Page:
She expressed concern over the expenditure on the payment for capital assets, which was not improving. She required a response in writing for the projects that were carried over from 2012/13 into 2013/14, and which required the Department to expend so much. Planning was a great concern as it resulted in poor service delivery. She asked for the reasons for the resignation of some women in senior management service (SMS) and asked if the Department had a retention strategy for its staff. She expressed concern over the lack of progress on the enforcement notices issued, which was due to a lack of sampling and testing because of the lapsed contract with a service provider. She asked if the Department was not aware of when its service providers’ contracts would end.
Dr Wolsey Barnard, Acting Director General: DOE, replied that Eskom or municipalities supplied electrification in South Africa. Allocations were done on an annual basis, so some areas could be municipal areas of supply while others could be Eskom areas of supply. Allocations were done on a long term plan. Funds could be withheld from municipalities because of mismanagement, non-performance or non-delivery. The measure put in place by the Department was to allocate officials to physically visit municipalities to check the status of projects. 36 officials moved through the regions to verify projects’ progress. Also the Department appointed contractors to assist the municipalities with designs. There was a critical shortage of skills -- for instance, Limpopo had just two electrical engineers and no qualified officials in the municipalities, so the Department had had to step in to assist. The list of the allocations to municipalities and amounts withheld would be provided to the Committee.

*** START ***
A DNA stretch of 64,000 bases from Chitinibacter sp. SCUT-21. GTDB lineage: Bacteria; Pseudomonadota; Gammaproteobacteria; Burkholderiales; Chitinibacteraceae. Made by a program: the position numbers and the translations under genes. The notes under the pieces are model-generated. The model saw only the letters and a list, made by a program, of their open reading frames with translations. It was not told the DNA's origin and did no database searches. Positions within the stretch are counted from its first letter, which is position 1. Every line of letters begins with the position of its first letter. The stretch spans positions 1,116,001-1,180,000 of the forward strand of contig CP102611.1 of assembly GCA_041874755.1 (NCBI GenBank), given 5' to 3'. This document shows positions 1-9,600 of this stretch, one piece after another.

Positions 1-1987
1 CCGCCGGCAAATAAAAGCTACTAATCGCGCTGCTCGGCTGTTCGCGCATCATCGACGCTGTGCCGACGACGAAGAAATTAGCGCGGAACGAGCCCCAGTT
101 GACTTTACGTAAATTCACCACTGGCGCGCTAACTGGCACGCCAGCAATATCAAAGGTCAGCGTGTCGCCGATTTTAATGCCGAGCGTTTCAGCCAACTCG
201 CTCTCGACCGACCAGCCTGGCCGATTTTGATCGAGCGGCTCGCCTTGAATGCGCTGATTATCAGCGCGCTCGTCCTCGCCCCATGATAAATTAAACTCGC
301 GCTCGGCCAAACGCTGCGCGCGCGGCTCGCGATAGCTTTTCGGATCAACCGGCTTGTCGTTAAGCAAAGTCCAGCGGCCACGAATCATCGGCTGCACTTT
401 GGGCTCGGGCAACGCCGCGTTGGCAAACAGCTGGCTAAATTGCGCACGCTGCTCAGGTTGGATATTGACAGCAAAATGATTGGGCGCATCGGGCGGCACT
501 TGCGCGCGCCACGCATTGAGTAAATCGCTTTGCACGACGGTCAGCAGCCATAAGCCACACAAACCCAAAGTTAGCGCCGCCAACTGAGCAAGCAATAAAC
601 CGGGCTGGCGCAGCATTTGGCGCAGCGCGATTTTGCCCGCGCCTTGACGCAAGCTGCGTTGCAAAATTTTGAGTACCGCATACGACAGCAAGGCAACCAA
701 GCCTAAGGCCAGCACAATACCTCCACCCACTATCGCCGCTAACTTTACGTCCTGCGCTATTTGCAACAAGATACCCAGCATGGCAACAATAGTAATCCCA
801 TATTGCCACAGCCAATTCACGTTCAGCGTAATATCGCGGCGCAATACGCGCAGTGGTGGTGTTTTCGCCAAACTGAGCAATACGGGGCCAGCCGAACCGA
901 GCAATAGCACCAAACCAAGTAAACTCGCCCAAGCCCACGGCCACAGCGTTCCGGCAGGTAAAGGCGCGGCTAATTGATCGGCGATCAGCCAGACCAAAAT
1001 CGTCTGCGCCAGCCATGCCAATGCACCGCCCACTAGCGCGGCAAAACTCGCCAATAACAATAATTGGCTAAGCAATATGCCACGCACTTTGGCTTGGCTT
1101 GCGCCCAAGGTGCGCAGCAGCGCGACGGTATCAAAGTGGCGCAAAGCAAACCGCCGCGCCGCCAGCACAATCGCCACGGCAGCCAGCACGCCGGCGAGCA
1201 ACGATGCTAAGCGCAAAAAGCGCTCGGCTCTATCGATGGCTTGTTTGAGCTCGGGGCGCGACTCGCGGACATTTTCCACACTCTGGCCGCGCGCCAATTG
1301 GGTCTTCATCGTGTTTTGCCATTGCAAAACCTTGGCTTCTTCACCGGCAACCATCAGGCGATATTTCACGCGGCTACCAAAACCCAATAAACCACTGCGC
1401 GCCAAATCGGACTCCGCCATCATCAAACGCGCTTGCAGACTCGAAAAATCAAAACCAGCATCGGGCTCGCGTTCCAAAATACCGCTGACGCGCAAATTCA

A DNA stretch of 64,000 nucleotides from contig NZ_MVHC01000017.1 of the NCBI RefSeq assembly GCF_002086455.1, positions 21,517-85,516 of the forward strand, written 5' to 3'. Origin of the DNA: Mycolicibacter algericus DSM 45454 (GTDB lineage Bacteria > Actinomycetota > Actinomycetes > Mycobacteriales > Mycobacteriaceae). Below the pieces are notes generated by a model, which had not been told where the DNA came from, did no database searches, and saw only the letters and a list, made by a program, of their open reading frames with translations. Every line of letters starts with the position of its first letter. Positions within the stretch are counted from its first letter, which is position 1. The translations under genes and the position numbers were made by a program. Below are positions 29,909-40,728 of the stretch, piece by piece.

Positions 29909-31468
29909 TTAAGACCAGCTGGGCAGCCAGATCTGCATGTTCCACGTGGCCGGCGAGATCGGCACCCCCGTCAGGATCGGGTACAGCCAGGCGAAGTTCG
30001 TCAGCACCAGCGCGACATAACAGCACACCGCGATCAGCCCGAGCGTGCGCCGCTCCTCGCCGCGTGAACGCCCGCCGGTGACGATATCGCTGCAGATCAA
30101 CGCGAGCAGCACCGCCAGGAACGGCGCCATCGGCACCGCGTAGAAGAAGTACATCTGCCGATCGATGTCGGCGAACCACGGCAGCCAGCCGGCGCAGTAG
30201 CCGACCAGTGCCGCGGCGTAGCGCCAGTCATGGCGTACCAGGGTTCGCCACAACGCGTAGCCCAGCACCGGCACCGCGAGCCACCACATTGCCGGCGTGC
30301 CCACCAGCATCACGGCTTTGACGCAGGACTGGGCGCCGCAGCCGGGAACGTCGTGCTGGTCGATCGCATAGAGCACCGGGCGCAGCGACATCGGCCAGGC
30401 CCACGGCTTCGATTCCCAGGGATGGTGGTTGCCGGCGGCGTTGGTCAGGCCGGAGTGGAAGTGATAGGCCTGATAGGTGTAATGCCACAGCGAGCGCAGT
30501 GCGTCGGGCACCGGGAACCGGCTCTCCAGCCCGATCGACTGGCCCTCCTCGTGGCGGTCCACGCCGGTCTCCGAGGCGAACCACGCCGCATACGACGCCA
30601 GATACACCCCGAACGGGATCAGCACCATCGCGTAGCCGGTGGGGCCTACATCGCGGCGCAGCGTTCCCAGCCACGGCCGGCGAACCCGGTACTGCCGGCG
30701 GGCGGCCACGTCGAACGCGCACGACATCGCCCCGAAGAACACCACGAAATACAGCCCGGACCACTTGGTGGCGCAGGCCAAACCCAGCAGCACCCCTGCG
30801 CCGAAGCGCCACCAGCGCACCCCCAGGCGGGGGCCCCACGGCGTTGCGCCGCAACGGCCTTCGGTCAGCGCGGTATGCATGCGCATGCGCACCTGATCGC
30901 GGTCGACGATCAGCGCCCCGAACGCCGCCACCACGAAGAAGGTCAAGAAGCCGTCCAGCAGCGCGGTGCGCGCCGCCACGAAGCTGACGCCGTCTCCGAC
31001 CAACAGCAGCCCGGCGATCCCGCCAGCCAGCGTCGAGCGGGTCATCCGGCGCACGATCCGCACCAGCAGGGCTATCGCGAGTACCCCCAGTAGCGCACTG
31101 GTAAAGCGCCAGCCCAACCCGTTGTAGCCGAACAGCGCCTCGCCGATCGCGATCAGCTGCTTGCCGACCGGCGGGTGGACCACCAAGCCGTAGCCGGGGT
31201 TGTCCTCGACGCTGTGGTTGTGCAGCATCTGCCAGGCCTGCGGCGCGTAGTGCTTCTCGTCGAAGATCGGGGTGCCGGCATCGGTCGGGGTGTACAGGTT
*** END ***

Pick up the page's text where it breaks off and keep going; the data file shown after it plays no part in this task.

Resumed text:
Mr Jacob Mbele, Chief Director: DOE, replied that in terms of the EEDSM programme, 26 municipalities had been identified at the beginning of the 2014/15 financial year, and five out of them had not received the allocation due to non-expenditure in the previous financial year. The total allocation withheld from these municipalities was about R32.5 million, which had been reallocated to other municipalities. Three other municipalities had been added to the programme. Non-expenditure and failure to submit some requirements as required by the Department were the conditions that had led to the withholding of funds from these municipalities.
The delay in access to public buildings was a result of process management, as access to all national buildings was granted by the National Department of Public Works through their regional offices. The problem had been resolved, as a dedicated project manager had been appointed who worked full time with the Department to ensure that such delays were not experienced again.